Sterling regained more ground last week as UK politicians moved to close off the prospect of a no-deal Brexit at the end of October.
They passed legislation that would require the country's prime minister - Boris Johnson - to seek a further extension to Article 50 if a deal on Brexit has not been put in place by October 19.
This was seen as greatly reducing the risk of a no-deal exit at the end of next month.
Notably, the euro dropped back under 90p against the UK currency, a level it has clung onto at the start of this week, having reached as high as 93p in August.
A no-deal Brexit could still occur at the end of October if the British prime minister was to win an early snap general election.
However, the UK parliament has not acquiesced to his desire to have an election by mid-October, with November now seen as the more likely time.
The market had become very short the UK currency over the summer. The closing out of some of these positions by traders, in the light of the receding risk of a no-deal Brexit at the end of October, has seen sterling rally in the past fortnight.
However, downside risks remain for the currency. A UK election is still on the cards, if not in October, then in November.
And, it is hard to see an outcome to the election that would be positive for sterling.
A win for the Conservative Party would greatly increase the prospect of a no-deal, hard Brexit in the following months.
A win for the Labour Party would take a no-deal Brexit off the table, but see markets fret about the high spend, high tax, government interventionist policies of the new administration.
A hung Parliament would mean continuing uncertainty and leave a no-deal Brexit on the table as the default position if the UK can’t come to a decision on the matter.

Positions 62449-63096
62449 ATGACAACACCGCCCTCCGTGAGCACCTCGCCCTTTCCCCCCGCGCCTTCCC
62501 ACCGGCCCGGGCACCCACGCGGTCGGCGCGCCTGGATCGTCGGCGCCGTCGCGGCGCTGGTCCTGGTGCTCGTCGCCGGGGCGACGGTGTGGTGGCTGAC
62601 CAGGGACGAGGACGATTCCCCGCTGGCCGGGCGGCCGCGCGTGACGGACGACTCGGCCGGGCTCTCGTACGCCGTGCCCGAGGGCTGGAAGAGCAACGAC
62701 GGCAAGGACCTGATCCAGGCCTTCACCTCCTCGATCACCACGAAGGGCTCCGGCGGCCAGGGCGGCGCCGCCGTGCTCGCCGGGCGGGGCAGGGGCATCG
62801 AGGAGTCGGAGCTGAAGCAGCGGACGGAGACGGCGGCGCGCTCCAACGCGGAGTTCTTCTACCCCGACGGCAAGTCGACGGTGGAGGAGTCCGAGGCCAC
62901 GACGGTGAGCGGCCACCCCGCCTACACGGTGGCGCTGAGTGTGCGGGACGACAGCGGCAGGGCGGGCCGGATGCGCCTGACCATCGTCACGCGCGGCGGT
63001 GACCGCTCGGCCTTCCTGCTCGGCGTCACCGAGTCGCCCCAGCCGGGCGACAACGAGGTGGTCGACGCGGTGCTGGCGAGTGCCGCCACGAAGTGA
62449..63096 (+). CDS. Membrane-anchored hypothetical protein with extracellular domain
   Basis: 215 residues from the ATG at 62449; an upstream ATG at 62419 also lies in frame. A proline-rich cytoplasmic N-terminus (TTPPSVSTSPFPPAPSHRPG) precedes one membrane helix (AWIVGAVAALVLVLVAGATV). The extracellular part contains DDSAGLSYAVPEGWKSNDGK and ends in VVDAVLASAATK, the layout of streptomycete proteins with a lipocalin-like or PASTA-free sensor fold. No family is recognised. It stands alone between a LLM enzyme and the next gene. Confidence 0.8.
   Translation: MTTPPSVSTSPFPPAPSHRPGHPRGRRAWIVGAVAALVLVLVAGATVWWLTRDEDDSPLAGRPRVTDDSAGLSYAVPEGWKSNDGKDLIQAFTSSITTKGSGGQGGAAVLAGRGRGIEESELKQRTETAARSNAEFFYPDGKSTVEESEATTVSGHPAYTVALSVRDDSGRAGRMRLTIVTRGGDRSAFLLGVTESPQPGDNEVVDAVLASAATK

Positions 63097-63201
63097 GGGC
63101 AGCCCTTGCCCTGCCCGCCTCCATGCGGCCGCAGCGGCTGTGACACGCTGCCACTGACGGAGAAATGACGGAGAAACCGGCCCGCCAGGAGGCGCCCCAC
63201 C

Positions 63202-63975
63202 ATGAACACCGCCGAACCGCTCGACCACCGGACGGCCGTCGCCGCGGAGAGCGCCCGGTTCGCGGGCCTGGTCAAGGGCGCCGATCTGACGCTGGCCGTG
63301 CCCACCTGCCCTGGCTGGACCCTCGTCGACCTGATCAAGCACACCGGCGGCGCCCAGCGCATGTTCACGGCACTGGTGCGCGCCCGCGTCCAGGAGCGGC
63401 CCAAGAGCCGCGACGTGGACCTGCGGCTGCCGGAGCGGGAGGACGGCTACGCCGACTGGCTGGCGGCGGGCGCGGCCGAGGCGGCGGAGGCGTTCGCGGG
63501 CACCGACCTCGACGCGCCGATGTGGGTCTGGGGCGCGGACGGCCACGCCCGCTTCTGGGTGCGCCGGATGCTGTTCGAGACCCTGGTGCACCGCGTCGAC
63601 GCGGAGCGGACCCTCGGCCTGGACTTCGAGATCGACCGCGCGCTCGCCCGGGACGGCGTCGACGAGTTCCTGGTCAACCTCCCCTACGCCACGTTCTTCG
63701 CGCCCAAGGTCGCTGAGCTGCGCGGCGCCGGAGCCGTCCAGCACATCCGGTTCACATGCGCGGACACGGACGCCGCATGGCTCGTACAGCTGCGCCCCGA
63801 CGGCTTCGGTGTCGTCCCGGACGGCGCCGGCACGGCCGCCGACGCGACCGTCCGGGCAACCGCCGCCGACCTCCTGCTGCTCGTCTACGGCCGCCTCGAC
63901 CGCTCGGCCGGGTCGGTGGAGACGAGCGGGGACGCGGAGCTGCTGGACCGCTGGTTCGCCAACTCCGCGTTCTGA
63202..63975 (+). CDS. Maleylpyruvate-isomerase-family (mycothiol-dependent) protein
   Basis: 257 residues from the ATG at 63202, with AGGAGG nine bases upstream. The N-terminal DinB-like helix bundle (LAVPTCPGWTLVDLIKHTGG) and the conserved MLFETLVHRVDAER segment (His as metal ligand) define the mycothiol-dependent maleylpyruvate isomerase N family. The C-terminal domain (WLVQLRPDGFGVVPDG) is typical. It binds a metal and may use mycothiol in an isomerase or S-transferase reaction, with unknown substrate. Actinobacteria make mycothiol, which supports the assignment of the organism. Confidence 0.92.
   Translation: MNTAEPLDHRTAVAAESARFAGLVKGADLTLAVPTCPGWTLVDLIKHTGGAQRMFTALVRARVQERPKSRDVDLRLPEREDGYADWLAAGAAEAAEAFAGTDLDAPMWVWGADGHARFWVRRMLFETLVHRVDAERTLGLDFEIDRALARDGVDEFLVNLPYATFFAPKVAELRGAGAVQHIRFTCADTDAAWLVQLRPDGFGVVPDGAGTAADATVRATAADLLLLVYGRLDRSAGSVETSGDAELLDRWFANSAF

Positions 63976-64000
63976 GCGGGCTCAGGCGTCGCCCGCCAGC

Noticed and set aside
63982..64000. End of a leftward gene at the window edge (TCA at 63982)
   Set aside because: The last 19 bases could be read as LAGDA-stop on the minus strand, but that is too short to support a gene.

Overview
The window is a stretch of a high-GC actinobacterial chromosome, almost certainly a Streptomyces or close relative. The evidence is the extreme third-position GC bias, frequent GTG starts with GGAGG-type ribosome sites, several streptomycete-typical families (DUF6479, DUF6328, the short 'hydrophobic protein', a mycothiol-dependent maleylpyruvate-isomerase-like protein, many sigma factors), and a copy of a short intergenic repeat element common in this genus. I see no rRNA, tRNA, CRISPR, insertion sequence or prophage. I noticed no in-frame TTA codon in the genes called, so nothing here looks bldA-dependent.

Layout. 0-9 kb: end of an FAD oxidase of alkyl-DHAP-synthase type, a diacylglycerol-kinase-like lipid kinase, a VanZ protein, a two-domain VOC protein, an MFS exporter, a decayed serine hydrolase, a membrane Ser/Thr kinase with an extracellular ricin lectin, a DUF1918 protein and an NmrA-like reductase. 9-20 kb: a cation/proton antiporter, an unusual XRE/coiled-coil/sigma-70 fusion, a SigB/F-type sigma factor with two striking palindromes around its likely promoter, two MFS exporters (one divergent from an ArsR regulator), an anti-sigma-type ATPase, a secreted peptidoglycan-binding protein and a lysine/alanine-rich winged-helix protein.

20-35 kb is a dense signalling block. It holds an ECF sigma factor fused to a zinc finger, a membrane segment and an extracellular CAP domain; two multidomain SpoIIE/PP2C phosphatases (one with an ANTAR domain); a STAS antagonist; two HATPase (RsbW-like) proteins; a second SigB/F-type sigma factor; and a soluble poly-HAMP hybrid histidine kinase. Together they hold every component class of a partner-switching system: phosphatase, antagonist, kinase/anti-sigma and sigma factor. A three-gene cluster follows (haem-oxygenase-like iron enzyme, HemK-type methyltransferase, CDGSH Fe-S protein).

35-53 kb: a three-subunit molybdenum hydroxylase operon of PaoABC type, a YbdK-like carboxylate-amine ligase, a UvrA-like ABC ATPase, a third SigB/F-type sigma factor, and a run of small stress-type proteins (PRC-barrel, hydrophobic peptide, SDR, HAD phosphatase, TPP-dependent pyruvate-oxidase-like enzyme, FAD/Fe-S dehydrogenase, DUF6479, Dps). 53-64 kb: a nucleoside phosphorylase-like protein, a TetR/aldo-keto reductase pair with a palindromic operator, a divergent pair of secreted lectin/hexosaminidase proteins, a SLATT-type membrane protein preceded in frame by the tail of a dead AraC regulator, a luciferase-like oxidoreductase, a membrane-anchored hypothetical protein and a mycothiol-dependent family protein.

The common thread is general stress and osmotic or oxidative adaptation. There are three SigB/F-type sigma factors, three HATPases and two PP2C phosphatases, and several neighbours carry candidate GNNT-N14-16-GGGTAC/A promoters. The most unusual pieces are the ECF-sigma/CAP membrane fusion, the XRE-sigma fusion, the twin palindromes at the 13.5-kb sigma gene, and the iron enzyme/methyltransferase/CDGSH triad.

The outcome of the UK election would be very hard to predict. Opinion polls are pointing to a win for the Conservatives, but without an outright majority - and they have been unreliable in recent elections.
The mood of the electorate could also change, as during the 2017 election.
Any campaign is going to be fought around Brexit and may become a re-run of the 2016 referendum. Thus, there may be a lot of tactical voting in many constituencies.
Traditional political allegiances are also changing in the UK.
The performance of the Brexit Party will be important, as a very strong showing would damage the prospects of the Conservatives winning the election.
Meanwhile, even if the Liberal Democrats were to poll well, they may not win many seats under the first-past-the-post electoral system.
In the 1983 election, they captured 25.4% of the vote but won only 23 seats, or 3.5% of the 650 seat total.
Overall, one can expect continuing uncertainty in the next couple of months as we wait to see whether a general election can break the impasse in the UK over Brexit.
A no-deal Brexit remains a distinct possibility and could follow soon after any general election. Sterling can be expected to fall sharply in such circumstances.
It is important to understand that the UK can leave the EU at any stage during an extension to the Article 50 period.
Thus, firms would be well advised to continue with their preparations for a no-deal Brexit.
The risk now is that it could occur with little warning and in a disorderly fashion.
Oliver Mangan is chief economist at AIB